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Archive for the ‘Fontwell’ Category

I’ve finished going through a bulging folder labelled “History” that’s normally kept in the Salisbury racecourse office.  Borrowing it has allowed me to note, copy and scan its assorted contents.  Amongst the goodies there are photos from the 1930s onwards that could wind up in the book, copies of old racecards and newspaper articles, and a large photograph of a splendid 1802 painting, unfortunately spoiled by a big crease.  That could be a job for Photoshop.

Four years ago I bought a couple of Victorian photo albums owned by Binda Billsborough in the hope there’d be clues that would add to my knowledge of the Alfred Day family and help me complete the family tree.  To be frank, my study of the photos didn’t yield much to my benefit.  S, another researcher of the Days, showed some interest in them but nothing more came of it.  I’ve decided to let them go, and put them up for auction with Henry Adams of Chichester on 11 May.

I was pleased to bump into one of the Racing Post’s top features writers at Fontwell races the other day, a chap I’d met briefly a few times before.  He gave me some valuable pointers about interviewing people, writing to a deadline and the address of someone who may be able to contribute to the Salisbury book.

It looks like I may be getting a second regional newspaper column to ghost-write each week, and some other statistical work.  So, what with the reports I do already for two courses’ websites of their race meetings plus Salisbury research, the amount of time I spend on racing is increasing to the extent that I might have to rein back on actually going to the races!

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I’ve had a few more ad hoc enquiries from people doing their family or local history reserarch this month. One of them to do with Brighton was particularly satisfying.  The question was about a picture of a horse called Suspicion, ridden by Gordon Richards, after winning a race there.  They were trying to establish the date; was it the 1950s, perhaps?

A quick search indicated a definitive answer wasn’t going to be easily obtained, and I spent longer on it than I’d anticipated, having found this horse running at Brighton in 1936 aged eleven. Form books were then scrutinised in reverse order to reveal this mare had run about a dozen times every year over ten seasons, winning 25 races altogether.  Five of them were at Brighton with Richards on board, between 1931 and 1935.  I wound up sending details of all her wins to the enquirer, with my surmise that her owner was related to a family well-known in racing today.  They were very pleased to have so much information.

It made me wonder how many other forgotten favourites like Suspicion there must be; not top class horses, but popular for winning more than their share during their careers, their names now languishing undiscovered in the pages of dusty old books of racing results. My research helps me come across some relatively conspicuous course specialists like St Athans Lad and Certain Justice at Fontwell whose exploits were noticed in newspaper articles, but what about those old-timers whose victories were spread across a number of tracks, or who weren’t big names?  Suspicion won nine times at Brighton in all, but I never came across her when researching my book.

Over the last few years I’ve occasionally supplied a regional newspaper column with weekly racing articles, providing holiday cover for their normal author. Now I’ve been asked to supply them on a regular basis, which is very nice.  It was great when retirement meant I no longer had a string of day-to-day work deadlines to worry about any more, so is it perverse that I welcome having a new bit of routine like this?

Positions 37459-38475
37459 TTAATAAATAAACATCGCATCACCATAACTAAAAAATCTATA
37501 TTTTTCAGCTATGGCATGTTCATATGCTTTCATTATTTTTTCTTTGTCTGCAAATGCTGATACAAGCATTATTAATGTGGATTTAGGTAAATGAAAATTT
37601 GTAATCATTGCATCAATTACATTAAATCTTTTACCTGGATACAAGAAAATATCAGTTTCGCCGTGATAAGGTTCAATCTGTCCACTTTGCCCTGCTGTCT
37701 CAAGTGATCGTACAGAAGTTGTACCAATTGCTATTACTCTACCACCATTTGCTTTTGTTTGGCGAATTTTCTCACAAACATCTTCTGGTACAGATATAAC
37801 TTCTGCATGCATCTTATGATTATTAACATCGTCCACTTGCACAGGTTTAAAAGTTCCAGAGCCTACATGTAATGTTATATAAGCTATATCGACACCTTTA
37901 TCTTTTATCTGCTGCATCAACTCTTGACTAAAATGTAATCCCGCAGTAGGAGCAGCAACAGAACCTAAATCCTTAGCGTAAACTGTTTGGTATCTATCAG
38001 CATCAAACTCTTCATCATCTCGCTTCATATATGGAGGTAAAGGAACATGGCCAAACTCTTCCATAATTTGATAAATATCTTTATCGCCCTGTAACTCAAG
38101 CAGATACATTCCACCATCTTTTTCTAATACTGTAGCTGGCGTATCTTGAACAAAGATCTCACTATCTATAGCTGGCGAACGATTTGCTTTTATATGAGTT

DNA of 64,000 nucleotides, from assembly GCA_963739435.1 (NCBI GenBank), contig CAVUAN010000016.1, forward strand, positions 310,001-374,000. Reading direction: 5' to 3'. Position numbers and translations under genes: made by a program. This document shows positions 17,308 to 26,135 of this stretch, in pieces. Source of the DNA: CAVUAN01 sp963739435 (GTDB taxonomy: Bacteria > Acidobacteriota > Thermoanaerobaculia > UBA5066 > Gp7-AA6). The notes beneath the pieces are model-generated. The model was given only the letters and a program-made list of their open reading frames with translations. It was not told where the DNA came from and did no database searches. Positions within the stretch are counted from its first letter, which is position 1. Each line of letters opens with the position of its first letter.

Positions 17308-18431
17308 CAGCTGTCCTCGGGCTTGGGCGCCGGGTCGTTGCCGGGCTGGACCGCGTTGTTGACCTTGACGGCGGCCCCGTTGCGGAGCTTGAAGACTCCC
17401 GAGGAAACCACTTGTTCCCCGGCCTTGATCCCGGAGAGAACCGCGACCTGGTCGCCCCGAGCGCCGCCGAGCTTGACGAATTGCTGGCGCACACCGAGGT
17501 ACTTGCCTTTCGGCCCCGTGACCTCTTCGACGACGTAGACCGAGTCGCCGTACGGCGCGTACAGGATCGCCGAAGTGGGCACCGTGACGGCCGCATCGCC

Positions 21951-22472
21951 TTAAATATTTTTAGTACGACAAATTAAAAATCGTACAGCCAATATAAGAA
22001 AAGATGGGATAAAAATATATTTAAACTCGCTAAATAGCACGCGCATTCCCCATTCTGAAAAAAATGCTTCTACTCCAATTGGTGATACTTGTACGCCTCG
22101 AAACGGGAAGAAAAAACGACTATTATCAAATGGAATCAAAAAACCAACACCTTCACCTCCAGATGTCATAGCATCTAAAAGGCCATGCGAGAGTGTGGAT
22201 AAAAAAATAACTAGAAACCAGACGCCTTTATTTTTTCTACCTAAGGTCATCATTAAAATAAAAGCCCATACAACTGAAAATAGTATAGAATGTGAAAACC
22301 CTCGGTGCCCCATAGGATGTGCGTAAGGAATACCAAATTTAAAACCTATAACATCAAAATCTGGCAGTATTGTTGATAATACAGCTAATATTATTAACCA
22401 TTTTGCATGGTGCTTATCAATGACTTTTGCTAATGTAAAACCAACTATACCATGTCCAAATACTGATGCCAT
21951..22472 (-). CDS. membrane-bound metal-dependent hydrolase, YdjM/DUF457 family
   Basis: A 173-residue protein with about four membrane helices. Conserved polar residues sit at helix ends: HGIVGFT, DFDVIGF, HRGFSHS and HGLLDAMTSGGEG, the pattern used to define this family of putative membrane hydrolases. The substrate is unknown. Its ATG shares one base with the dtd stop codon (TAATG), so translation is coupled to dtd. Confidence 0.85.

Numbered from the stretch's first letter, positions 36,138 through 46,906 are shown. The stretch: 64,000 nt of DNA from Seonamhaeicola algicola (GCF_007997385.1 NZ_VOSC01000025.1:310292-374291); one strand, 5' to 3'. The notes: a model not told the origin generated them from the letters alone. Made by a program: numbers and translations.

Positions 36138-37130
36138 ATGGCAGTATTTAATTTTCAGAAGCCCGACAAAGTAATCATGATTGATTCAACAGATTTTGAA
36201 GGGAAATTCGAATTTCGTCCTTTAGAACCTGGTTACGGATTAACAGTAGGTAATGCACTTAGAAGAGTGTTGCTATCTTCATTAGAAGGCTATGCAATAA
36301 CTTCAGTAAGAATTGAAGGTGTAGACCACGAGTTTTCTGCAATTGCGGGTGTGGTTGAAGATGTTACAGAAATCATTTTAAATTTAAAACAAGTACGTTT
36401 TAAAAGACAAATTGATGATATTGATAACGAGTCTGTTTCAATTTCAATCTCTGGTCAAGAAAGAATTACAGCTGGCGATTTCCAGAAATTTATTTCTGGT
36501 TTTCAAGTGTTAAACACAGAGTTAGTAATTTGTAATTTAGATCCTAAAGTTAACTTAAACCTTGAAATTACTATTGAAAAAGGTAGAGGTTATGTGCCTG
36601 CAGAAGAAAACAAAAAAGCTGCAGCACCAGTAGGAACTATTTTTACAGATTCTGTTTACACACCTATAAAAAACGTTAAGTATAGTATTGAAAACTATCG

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Only having signed up to Twitter a few weeks ago, I don’t suppose I’m the first to observe its ability to become a great time-waster.  I can’t help scrolling down looking at stuff that may only be of tangential interest – but there’s always the compulsion to look at the next tweet, or see what’s going on with other tweetsters.  I wasted a lot of time wondering why I couldn’t send someone a message before realising they had to follow me as well as vice versa.

Nevertheless credit to fellow researcher @charliepoteen for suggesting I tweet my blog, if that’s a legitimate phrase.  I do so partly to find out what I’m missing, and also to help increase the potential audience for my books.  Early indications are that the number of blog views has increased.

One of my first tweets was a blurry photo of four heavy, large cardboard boxes full of old copies of The Sporting Life cluttering up my hallway as an example of Research.  They were kindly donated by Simon Holt, top man, top commentator and top provider of Foreword to my Brighton book.  A few racegoers leaving Fontwell the other day will have seen the transfer between his car boot and mine of these rare yet probably unsellable documents, most of which date from the mid-1990s.  I’m going through each newspaper to see if I can spot anything interesting about Salisbury or all the old courses I’ve written about – or indeed any other subject that takes my fancy.  You might think it pointless to look for material about the courses I’ve already written about, but I cannot stop myself from wanting to discover more about their history.

It is incredibly laborious, though. Each newspaper is folded in half and it takes roughly an hour to reduce the thickness of the pile by an inch.

The feature of last week was a visit to the best racing library in the country, if not the world, where the fruits of others’ research about early racing at Salisbury were generously made available to me.  More digging, closer to home, next time.

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Bromley research continues, mostly in the form of typing up a lot of handwritten notes I’ve made at the British Library.  Getting a wizzy special IT pen a few years ago that supposedly translated handwriting into Word proved useless.  Taking notes by tapping away on a laptop in a library somehow seems alien to me; on the few occasions I’ve done so it feels like it’s taking longer than old-fashioned scribbling.  Typing up the scribble at home more or less doubles the time needed, so the laptop route is faster, but sometimes one simply prefers to avoid the most logical route.

A feature on “Ten things you didn’t know about Bath races” was due to appear in the Racing Post today, and I gave them some suggested contributions earlier this week.  I haven’t seen the paper to see if it actually appeared.  If it has, I hope my name was mentioned.